On April 22, when President Biden announced his intention to cut greenhouse gas emissions in half by 2030, he said nothing about how much meat Americans eat. Yet the Daily Mail, a British tabloid, quickly claimed that “Biden’s climate plan could limit you to . . . just one burger a MONTH,” citing “recent studies” that were unrelated to the president’s proposal. Fox News picked up the thread, posting a graphic that said Biden’s plan would “cut 90% of red meat” from American diets.

Days later, the anti-meat conspiracy appeared to deepen when Epicurious, a leading recipe site, announced that it had stopped publishing new beef recipes. And then on May 3, Eleven Madison Park, one of the top restaurants in the world, said it was going vegan. The Wall Street Journal responded to the Epicurious news with a dismissive editorial, writing, “Virtue signaling over red meat won’t make a difference on climate change.”

Observers decried a meaty new front in the culture war. But there was nothing new about it. This was merely the latest eruption in a food-focused battle that conservatives and liberals have been waging intermittently for 50 years — obscuring serious policy discussions about real issues, from obesity to childhood nutrition, along the way.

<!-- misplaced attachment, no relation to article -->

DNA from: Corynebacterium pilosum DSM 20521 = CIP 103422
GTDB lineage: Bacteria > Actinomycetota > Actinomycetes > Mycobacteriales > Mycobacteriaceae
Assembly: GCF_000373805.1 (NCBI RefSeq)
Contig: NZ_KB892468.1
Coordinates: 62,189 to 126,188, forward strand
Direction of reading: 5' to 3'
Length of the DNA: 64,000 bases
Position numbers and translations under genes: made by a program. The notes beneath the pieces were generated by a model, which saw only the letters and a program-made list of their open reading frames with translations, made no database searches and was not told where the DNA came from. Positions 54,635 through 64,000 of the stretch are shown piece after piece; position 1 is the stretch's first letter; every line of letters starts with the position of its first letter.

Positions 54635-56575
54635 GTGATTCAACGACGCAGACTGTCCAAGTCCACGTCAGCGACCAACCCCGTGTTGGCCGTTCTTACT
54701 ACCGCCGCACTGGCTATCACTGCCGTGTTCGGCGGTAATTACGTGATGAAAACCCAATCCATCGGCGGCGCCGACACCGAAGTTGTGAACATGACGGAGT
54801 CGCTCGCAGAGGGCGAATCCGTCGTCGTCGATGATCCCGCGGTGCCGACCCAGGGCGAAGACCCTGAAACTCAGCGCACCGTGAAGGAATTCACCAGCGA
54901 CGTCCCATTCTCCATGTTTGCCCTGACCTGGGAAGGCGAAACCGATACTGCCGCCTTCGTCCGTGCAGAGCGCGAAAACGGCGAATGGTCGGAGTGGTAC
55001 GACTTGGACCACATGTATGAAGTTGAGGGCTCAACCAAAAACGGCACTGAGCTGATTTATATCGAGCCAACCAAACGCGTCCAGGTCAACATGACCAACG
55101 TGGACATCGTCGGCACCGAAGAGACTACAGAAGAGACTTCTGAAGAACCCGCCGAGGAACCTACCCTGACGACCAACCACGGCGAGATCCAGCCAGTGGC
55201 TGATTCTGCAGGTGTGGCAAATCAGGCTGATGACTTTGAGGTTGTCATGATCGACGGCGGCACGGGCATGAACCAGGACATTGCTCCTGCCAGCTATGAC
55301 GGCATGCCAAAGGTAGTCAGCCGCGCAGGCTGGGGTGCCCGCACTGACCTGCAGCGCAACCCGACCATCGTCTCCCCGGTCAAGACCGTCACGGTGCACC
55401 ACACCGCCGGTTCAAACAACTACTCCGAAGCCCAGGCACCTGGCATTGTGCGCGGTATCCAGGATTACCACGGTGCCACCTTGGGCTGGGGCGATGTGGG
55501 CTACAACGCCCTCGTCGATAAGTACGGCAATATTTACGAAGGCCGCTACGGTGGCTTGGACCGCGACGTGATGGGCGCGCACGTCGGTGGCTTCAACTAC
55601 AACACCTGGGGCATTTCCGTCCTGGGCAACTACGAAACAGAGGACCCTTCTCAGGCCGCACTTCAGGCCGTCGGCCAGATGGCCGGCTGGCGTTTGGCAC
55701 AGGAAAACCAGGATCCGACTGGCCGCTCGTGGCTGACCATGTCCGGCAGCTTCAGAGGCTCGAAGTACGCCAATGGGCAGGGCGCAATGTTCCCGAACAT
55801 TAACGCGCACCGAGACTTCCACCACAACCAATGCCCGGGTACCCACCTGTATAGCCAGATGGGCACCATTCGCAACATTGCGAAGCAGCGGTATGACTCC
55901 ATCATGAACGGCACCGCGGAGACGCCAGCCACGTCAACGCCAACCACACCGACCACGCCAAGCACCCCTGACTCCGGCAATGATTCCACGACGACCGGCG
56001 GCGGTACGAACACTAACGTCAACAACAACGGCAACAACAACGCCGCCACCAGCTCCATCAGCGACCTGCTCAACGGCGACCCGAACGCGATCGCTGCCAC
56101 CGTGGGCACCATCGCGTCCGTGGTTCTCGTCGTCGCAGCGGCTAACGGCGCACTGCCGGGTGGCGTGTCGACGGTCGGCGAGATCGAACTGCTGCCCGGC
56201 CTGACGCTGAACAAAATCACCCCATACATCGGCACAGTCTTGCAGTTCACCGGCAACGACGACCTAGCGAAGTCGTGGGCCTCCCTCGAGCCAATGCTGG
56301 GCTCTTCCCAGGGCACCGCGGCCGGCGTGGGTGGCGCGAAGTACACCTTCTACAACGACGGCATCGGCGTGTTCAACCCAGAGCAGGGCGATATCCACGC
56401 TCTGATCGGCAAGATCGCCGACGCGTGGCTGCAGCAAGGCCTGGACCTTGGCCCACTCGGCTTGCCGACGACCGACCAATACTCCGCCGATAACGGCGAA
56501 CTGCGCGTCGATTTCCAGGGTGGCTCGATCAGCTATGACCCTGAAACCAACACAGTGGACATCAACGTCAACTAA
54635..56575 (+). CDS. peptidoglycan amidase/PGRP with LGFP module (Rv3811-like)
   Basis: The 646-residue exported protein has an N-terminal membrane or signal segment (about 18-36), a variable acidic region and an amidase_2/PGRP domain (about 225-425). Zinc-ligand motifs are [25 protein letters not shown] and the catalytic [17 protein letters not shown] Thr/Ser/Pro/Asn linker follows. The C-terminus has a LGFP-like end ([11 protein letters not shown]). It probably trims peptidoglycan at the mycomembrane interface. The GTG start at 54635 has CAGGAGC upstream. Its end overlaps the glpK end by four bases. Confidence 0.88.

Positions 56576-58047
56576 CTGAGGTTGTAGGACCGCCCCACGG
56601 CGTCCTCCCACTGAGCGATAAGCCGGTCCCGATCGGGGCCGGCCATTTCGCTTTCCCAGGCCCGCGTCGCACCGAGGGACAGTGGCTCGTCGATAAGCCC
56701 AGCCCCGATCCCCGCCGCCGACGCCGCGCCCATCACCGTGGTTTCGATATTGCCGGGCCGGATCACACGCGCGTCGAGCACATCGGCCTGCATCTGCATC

In the 1970s, beef was among the dietary villains targeted by a “countercuisine” movement concerned about the threats to human and environmental health posed by the industrial food system that had grown up in the decades after World War II. The beef industry denounced the activists as “food faddists” and vegetarian menus as “bizarre.” The fight was on.

In 1988, Rush Limbaugh entered the fray with his nationally syndicated radio show, and he spent more than three decades, until his death in February, wielding food as a cudgel against his political enemies — from the Center for Science in the Public Interest, a small Washington food and nutrition watchdog (which Limbaugh said spreads “misery . . . by having you eat basically nothing but tofu and cardboard”), to Michelle Obama (who he said wanted Americans to “eat roots and berries and tree bark”).  

When the Democratic proposal for a Green New Deal was announced after the 2018 midterms, a GOP congressman claimed it would make eating a hamburger illegal, and President Donald Trump said there would be “no more cows” if it became law — even though the document said nothing about raising or eating meat.